Bird-huggers vs. tree-huggers

We can’t build a wind farm because it might imperil Margaret Atwood’s love of spotting a rare fruited warbler

John Alex Maguire/Rex Features/CP

If her recent writing is anything to go by, Margaret Atwood is seriously worried about the future of the human race. In her novels Oryx and Crake and its successor, Year of the Flood, she deals with the apocalyptic themes of runaway technology, the commodification of the body, and environmental devastation. She always describes her work as “speculative fiction” that explores the consequences of social trends that are already underway.

But if her recent environmental activism is any indication, Margaret Atwood appears to think that everything is more or less peachy. At the very least, global warming doesn’t appear to her to be anything worth sacrificing a few birds or a nice view over.

Last week, the Globe and Mail’s Adam Radwanski reported on the latest kerfuffle brewing over the Ontario government’s plan to put as many as 150 wind turbines in Lake Erie’s Pigeon Bay. The project has annoyed people throughout the region, with signs reading “No wind turbines in our lake” sprouting up on lawns all over. Atwood herself has gotten involved, posting stories opposing the turbines and information on new guidelines on her blog, tweeting details about wind-turbine protests from her Twitter account.

There are good reasons to oppose the development of large-scale wind power, most of which have to do with the fact that it is very expensive and—to boot—does almost nothing to reduce emissions of greenhouse gases. As analysts have been pointing out for ages, the main problem is that wind doesn’t blow all the time. As a result, electrical utilities have to keep virtually all of their conventional generation capacity online, to make sure there is enough electricity to keep the dishwashers running and the iPods charged even when the windmills are becalmed.

Because of this need to double up on generation capacity, even if we were to seriously ramp up on wind-powered electricity generation, it would have a negligible impact on greenhouse gas emissions. It would also be extremely expensive, requiring subsidies (according to some estimates) as much as 200 times greater than those provided to conventional generators.

But if you object to a wind farm in your backyard on the grounds that it is both useless and expensive, you risk being dismissed as a right-wing crank. That’s why the serious NIMBYists wrap their arguments in the cloak of a more principled environmentalism. And so down Pigeon Bay way, what is being peddled are profoundly self-serving concerns about the possible effect of the wind farm on water quality, on the fishery, and, more than anything, on the birds.
It turns out that Pigeon Bay is close to Point Pelee, which happens to be one of the most popular rest-stops in North America for hundreds of migrating bird species. Margaret Atwood has a house down there, and she and her husband, the writer Graeme Gibson, are avid birders.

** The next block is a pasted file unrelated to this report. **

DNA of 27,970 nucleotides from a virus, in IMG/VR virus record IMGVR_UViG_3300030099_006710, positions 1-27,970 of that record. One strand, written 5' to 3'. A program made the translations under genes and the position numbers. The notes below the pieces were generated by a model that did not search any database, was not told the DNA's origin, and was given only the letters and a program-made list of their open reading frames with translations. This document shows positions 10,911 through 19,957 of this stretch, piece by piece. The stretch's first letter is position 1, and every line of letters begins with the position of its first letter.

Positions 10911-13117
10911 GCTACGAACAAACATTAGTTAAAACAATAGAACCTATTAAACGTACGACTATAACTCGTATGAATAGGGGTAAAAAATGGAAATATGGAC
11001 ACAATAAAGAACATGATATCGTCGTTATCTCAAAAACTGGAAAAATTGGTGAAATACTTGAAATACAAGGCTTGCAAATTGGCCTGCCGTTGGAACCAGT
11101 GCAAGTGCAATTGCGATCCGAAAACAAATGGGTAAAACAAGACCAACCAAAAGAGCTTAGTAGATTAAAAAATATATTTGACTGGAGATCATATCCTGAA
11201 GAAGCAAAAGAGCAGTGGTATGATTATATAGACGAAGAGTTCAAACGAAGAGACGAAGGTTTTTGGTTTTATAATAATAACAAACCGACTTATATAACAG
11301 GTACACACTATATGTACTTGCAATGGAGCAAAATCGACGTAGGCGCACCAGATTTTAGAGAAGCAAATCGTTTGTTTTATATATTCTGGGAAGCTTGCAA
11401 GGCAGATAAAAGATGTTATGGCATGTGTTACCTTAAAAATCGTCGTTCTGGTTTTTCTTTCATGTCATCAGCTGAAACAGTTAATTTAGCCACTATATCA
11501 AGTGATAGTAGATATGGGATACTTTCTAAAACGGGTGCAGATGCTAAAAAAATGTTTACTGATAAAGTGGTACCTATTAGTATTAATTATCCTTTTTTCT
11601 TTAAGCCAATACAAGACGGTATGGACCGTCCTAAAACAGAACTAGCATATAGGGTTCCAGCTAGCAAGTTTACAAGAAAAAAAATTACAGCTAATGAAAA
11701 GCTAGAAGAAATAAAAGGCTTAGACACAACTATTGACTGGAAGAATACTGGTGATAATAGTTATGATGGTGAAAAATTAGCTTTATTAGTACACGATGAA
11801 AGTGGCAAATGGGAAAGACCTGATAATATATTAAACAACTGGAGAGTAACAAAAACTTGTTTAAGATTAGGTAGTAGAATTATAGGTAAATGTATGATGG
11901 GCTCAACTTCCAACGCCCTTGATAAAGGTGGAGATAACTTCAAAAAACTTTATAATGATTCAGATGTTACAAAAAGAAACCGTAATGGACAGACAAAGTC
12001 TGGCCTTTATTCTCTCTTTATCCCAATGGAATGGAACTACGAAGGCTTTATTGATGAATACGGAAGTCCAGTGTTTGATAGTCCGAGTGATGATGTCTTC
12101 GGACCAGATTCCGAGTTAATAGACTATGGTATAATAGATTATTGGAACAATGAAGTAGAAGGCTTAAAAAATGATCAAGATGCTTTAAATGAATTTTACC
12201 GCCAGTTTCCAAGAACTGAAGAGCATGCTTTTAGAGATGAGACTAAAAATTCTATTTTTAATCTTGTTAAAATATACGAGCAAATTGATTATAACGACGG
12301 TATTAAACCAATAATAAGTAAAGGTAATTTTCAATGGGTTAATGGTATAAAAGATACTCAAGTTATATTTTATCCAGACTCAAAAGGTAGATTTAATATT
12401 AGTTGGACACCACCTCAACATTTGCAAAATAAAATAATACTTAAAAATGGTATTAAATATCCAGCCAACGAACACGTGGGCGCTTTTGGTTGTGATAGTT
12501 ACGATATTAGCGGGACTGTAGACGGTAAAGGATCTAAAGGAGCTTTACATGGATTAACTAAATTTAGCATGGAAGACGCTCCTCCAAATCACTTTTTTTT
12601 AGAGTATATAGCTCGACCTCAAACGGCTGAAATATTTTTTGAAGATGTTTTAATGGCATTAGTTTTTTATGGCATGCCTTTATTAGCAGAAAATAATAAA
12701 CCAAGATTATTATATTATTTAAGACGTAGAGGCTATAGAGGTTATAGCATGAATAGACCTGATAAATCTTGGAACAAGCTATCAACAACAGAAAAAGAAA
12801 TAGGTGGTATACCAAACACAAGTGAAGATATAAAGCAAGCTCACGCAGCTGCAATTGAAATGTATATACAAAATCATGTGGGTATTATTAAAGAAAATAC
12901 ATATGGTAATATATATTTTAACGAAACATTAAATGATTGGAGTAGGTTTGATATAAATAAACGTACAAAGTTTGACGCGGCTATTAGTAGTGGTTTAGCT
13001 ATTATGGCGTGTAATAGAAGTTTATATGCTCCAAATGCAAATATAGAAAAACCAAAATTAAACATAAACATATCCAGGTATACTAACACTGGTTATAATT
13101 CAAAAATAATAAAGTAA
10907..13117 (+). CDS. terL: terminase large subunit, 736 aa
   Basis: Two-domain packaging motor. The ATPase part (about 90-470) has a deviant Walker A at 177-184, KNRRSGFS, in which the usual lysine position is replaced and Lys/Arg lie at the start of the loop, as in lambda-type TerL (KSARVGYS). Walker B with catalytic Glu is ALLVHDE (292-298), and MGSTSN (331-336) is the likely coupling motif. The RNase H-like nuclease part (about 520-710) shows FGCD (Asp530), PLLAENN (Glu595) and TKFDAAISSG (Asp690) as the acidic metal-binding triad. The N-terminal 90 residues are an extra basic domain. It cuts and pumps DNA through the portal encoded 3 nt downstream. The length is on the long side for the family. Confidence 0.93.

Nobody welcomes the prospect of a bird massacre, but we need to keep our eyes on the ball here. The central thesis of the call for renewable energy, and thus the entire rationale for building wind farms, is that the future of the human race is at stake. Even the more optimistic global warming scenarios anticipate large-scale social and economic disruption, much of it in some of the poorest and most politically unstable parts of the planet. Global warming, in short, is exactly the sort of technology-driven ecological disaster that Atwood has been warning about in her writing. Yet we can’t get a wind farm built because it might imperil the pleasure she gets from sitting in a bush, swatting bugs, waiting for a rare fruited warbler to wing by.

What takes the discussion from stupid to ultra-stupid is that it is taking place as though no one had ever heard of evolution. Think of all the hazards in a migratory bird’s life: being preyed upon by other birds, navigating safely from one end of the planet to another. Birds are pretty resourceful creatures, and if they can’t evolve the ability to avoid gigantic whirly white things, they would never have made it this far. It might take a number of generations, and we might lose an attractive species or two along the way, but come on. This is the future of humanity at stake here—isn’t it?

For decades, the environmental movement has relied heavily on good old-fashioned self-interest to advance its agenda. Nothing puts a halt to fresh landfills, highway extensions, or new housing developments like the belief that while we might need all of these things, they are best built in someone else’s backyard. NIMBYism, as much as principled environmentalism, has time and again proven to be the best friend of wilderness, watersheds, and wetlands.

But a globalized economy leads to globalized environmental problems. Now, rather than aiding the cause of the environment, NIMBYism is making things worse, and nowhere is the problem more obnoxious than in the recurring opposition to wind farms wherever they are scheduled to be built, from Cape Cod to the Scarborough Bluffs.

Climate change skeptics have long worried that global warming alarmists were going to force changes in our energy consumption habits that would cripple the oil-driven consumer economy.

They can relax: a reliable guide to how seriously someone takes a given threat is how much they are willing to sacrifice in order to avoid it. If the most concerned environmentalists out there aren’t willing to give up bird watching, that most upscale of hobbies, the oil industry has nothing to worry about.

Looking for more?

Get the Best of Maclean's sent straight to your inbox. Sign up for news, commentary and analysis.